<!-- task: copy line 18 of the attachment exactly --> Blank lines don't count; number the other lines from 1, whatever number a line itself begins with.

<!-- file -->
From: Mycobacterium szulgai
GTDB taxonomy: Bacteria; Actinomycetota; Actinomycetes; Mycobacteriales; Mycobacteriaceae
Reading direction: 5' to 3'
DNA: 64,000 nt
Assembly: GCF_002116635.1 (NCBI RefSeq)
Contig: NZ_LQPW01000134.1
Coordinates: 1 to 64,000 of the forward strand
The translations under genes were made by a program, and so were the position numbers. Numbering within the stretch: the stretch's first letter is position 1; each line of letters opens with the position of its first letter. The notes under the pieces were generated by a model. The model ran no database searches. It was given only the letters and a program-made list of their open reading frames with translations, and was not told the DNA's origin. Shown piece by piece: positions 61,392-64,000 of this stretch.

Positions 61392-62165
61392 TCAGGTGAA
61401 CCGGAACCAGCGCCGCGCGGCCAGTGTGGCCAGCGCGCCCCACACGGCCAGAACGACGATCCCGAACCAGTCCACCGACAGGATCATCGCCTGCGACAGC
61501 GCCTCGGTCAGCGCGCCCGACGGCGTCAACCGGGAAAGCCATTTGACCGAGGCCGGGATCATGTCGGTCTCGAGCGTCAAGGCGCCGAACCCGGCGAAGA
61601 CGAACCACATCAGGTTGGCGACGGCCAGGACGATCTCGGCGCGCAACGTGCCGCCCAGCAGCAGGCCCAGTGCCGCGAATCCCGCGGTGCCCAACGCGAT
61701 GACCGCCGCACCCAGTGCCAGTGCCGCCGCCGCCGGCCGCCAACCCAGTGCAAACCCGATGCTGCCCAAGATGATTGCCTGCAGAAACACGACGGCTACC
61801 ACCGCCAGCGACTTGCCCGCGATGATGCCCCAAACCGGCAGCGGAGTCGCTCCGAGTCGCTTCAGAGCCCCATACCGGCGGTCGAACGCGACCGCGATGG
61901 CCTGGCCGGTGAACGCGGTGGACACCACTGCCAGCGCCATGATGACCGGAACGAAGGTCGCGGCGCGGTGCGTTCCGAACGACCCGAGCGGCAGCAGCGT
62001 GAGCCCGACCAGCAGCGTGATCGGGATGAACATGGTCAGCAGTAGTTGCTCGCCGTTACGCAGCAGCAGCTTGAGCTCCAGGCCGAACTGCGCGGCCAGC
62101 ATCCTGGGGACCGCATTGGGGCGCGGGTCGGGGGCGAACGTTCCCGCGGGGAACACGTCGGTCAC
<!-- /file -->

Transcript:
62101 ATCCTGGGGACCGCATTGGGGCGCGGGTCGGGGGCGAACGTTCCCGCGGGGAACACGTCGGTCAC